I moved my cattle to a new pasture last night. As I walked the few hundred yards to check on them early this morning I was bombarded with a melody of bird calls.  The mournful call of the dove, the chatter of the beautiful male cardinal, the mockingbird with his symphony of calls, the hearty gobble of the wild turkey, the honk of the Canada goose and on and on.  As I walked back I spooked a pair of wood ducks, the male wood duck is one of the most beautiful birds to be found. I was reminded of the simple pleasures of living in the country.

Male cardinal
I enjoy all living creatures.  I believe that God created them all for our enjoyment and use.  We are to treat them with respect and dignity, BUT they are not our equals, they do not have our rights.  Animals are an integral part of any small-scale food production system, they are not pets.  In order to raise and utilize them you have to understand that concept.  Most city dwellers are far removed from the cycle of life.  Creatures are born, live for a period of time and then die--that is how it works.

Many years ago I worked in the mink industry in Utah.  Among other duties, I had to deal with the media.  Most of those I spoke with had a liberal, animal-rights mentality and it made for some interesting discussions (those of you who know me well would understand that!).  Many people who are surrounded by concrete and steel all their lives believe that death in any form is cruel.  In reality it is simply a stage in the cycle of life.

If you decide to raise animals in a food production system you have to understand that at some point they will end up on your dinner table.  That means you will have to butcher them.  I realize that for some that would be impossible to do.  Find a neighbor that can partner with you, someone that would be willing to do the butchering for a share of the meat. 

In future posts I will write about the domestic rabbit. I believe it is the principal animal in any small-scale system.

Thursday, May 5, 2011

Beyond Food Storage: Creating your own food production system

Many years ago while studying at Brigham Young University, I worked with the Benson Food and Agriculture Institute (The Institute still exists today and continues their work throughout the world—look them up at  They developed a program whereby a family of 7 could be sustained on one hectare (2.5 acres).  This system was developed at BYU and then put to the test in Ecuador.  Our friends Neils and Gina Tidwell worked tirelessly with the program in Ecuador and Michele and I were slated to replace them but unfortunately the program lost its funding and we never got the opportunity.  My experience with the program instilled in me a real interest in self-sufficiency and the goal to be able to provide for my family and others should that become necessary.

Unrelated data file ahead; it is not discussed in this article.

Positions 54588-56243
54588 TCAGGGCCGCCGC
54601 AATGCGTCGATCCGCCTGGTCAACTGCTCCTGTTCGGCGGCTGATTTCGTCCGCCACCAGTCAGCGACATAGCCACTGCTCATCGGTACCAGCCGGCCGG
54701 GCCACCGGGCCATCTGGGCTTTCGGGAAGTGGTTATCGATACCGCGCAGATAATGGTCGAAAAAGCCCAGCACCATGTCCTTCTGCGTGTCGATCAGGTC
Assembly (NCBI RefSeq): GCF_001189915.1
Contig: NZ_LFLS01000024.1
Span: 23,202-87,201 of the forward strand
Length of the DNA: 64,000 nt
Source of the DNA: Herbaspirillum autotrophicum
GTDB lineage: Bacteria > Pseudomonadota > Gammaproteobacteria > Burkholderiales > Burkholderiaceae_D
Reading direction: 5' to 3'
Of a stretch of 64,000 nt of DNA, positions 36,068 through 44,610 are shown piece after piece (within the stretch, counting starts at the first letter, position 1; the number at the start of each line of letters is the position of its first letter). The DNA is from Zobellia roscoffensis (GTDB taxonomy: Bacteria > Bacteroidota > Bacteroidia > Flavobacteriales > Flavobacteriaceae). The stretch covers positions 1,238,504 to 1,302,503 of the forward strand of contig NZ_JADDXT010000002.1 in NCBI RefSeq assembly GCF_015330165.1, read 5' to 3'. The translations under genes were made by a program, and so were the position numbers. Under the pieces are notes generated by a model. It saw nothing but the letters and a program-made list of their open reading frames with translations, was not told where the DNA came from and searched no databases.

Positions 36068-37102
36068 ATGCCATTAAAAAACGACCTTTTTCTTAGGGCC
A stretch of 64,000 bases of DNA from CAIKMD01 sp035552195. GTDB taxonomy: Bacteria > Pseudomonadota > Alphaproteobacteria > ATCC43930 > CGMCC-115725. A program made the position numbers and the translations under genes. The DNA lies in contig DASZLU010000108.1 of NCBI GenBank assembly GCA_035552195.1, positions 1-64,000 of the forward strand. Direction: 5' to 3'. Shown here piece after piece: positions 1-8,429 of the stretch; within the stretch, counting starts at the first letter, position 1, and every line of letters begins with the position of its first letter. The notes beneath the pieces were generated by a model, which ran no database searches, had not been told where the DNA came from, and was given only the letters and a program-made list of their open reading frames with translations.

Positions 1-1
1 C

The system included an extensive garden, as well as a small animal component including chickens, goats, and guinea pigs…yep they eat them in Ecuador.  It produced enough food for the family as well as some income from the sale of the surplus vegetables and animals.  This program went beyond food storage, it was in fact, a food production system.

My church encourages its members to store a year’s worth of food and other basic necessities.  I think that is great counsel and although we still don’t have a year’s worth of food on hand, we work on it little by little.  I personally want more than a year’s worth of dry beans, powdered milk, and macaroni. I want the ability to keep my table filled with what we eat now.  I guess you can call us old-fashioned. We still sit down most nights and eat a home-cooked dinner as a family.  Not much in the way of prepared foods in our house. With a milk cow to produce milk, butter, and cheese, pork, rabbits, chickens for meat and eggs, a couple of beehives, and a large garden my actual food storage list becomes quite short.

I realize that most of you don’t have the land base to keep such a menagerie but there are things that you can do. Chickens and rabbits require very little space, don’t eat much, are quiet—assuming you have only hens and no roosters (no, roosters aren’t necessary for a hen to lay eggs!) and both produce very high quality food—especially high in protein. Take out some of your lawn and plant a garden.  I realize that many of you live under the oppression of city ordinances that don’t allow critter raisin’, but I believe that if times get tough, these silly ordinances will be repealed.  I’m glad that us country folks don’t have to put up with the regulations imposed on our city cousins. In my county we have no zoning, no building codes, no building inspectors, etc.. If I want to build a house, I build it and I don’t need anybody’s permission.

Hen house (6 hens) in my backyard--would fit in any city backyard
Think about your own situation and what you can do to be prepared. More detailed ideas to follow.

Monday, May 2, 2011

Buy land young man!